Why can’t we all get along? The majority of Linux users use it to host web servers. Meaning that Linux would never have gotten this popular if web developers didn’t exist. And yet, a web developer is considered inferior to a kernel developer for some reason.

If I have a brain tumor, I won’t know about it unless a general practitioner is able to detect it. After that, he will refer me to a specialist who know how to perform brain surgery. At this point, I doubt that the brain surgeon would tell me that the general practitioner is a dumbass who shouldn’t call himself a doctor. This kind of behavior is only acceptable in the tech industry.

I suspect that if programmers had to use C or assembly to build web apps then tools like Calendly would never exist and computers would never have improved to the extent they have so far.

There’s a reason why Rasmus Lerdof used C to create PHP. The goal was to write C so that other people don’t have to.

Great software written by non computer scientists

It’s a given that CS is needed to write a compiler or other tools that allow people to code at higher levels of abstraction.

But what about software that don’t operate at such a low level?

Pretty much any web app you see doesn’t require any CS. The exception is when the app starts receiving 1 billion requests per second, in which case a computer scientist needs to step in to design a language optimized for this type of workload. Much like how Go was written to solve scaling problems at Google.

Does this mean that non-computer scientists can only build trivial software that shouldn’t be take seriously?

Look at the figures. Web apps make many more millions in revenue than kernels and programming languages. It’s clear that such software should be taken very seriously.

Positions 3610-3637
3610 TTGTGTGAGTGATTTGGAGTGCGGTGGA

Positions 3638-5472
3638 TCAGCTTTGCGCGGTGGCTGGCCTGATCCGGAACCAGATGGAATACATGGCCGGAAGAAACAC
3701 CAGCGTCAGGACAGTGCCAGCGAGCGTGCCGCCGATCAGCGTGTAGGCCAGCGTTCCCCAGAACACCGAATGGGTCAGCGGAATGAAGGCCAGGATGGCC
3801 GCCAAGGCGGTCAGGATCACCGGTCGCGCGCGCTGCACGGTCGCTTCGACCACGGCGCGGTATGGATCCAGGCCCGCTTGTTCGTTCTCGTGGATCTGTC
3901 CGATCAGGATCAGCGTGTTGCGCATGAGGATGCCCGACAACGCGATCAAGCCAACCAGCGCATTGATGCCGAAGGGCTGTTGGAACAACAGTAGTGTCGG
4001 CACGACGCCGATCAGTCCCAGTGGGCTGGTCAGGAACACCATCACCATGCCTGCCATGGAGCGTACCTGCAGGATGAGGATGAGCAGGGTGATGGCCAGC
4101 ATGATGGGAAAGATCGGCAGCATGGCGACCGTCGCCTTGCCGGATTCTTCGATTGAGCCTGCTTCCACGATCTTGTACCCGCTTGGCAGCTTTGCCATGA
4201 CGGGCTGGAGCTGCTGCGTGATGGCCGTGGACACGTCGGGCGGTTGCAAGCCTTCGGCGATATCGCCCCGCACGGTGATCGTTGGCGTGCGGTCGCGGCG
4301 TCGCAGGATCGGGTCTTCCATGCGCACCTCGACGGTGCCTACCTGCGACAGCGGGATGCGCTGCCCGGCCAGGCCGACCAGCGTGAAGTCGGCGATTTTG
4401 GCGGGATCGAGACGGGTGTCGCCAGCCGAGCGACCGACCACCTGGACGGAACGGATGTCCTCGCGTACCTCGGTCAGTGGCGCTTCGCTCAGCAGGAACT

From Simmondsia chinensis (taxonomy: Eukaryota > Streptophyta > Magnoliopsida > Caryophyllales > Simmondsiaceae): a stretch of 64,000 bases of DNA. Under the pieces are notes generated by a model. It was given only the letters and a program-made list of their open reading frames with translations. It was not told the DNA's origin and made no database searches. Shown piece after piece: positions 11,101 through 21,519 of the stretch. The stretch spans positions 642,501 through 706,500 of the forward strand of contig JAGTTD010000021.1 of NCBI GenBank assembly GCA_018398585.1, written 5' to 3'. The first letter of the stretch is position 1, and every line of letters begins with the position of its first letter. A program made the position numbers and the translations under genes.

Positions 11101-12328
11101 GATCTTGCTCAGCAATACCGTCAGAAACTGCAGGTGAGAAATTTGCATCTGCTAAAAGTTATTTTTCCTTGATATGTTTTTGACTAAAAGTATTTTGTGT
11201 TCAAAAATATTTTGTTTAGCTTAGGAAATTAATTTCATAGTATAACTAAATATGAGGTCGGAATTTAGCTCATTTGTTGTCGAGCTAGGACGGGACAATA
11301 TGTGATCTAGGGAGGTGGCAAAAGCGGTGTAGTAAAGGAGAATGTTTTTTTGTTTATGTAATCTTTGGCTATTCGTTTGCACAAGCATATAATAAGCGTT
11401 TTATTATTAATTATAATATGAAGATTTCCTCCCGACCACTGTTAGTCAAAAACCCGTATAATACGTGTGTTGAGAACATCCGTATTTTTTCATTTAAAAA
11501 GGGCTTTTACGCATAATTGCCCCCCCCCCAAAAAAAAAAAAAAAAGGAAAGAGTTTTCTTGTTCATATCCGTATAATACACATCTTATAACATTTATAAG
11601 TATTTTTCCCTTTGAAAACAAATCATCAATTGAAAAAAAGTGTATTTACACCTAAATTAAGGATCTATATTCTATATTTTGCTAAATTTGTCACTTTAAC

Now let’s look at two pieces of software that could be considered complex enough:

  1. Django. Written by a musician and a student.
  2. Ruby on Rails. Written by a freelancer with no CS education.

I consider both of them to be of top quality on par with many other complicated projects like the Linux Kernel because they’re both used to solve problems worth millions of dollars. Shopify for example, would most likely not exist without RoR.

The creators of Django lacked so much CS knowledge that they were unable to write an optimized parser for the Django Template Language. However, that didn’t stop thousands of companies from adopting the framework because the rendering is fast enough for the majority of workloads.

Stop the elitism

Programming is easy, especially web development. It’s so easy that people (I suspect computer scientists) try hard to make it look hard. For example, instead of adding text in the <title> tag of an HTML document, in some setups, you first have to install a package called react-helmet that will allow you to edit the <head> part of your javascript rendered HTML document using some kind of Domain Specific Language.

That’s why there’s nothing to be elitist about. If any community should be elitist it should be the brain surgery community but judging by the content on online forums, they seem to not be.

Most computer scientists sit on their asses doing code review instead of coding and yet they act like gods.

We need to understand that different programmers are good at different things and show respect to everyone. If someone doesn’t want to learn how to build a compiler and has no interest in learning such stuff, then there’s no need to berate that person.

Leave the computer science to people who need the knowledge in their day-to-day work. There’s nothing worse than having to study CS and then get a job writing HTML, CSS, and Javascript to build web forms that steal people’s information.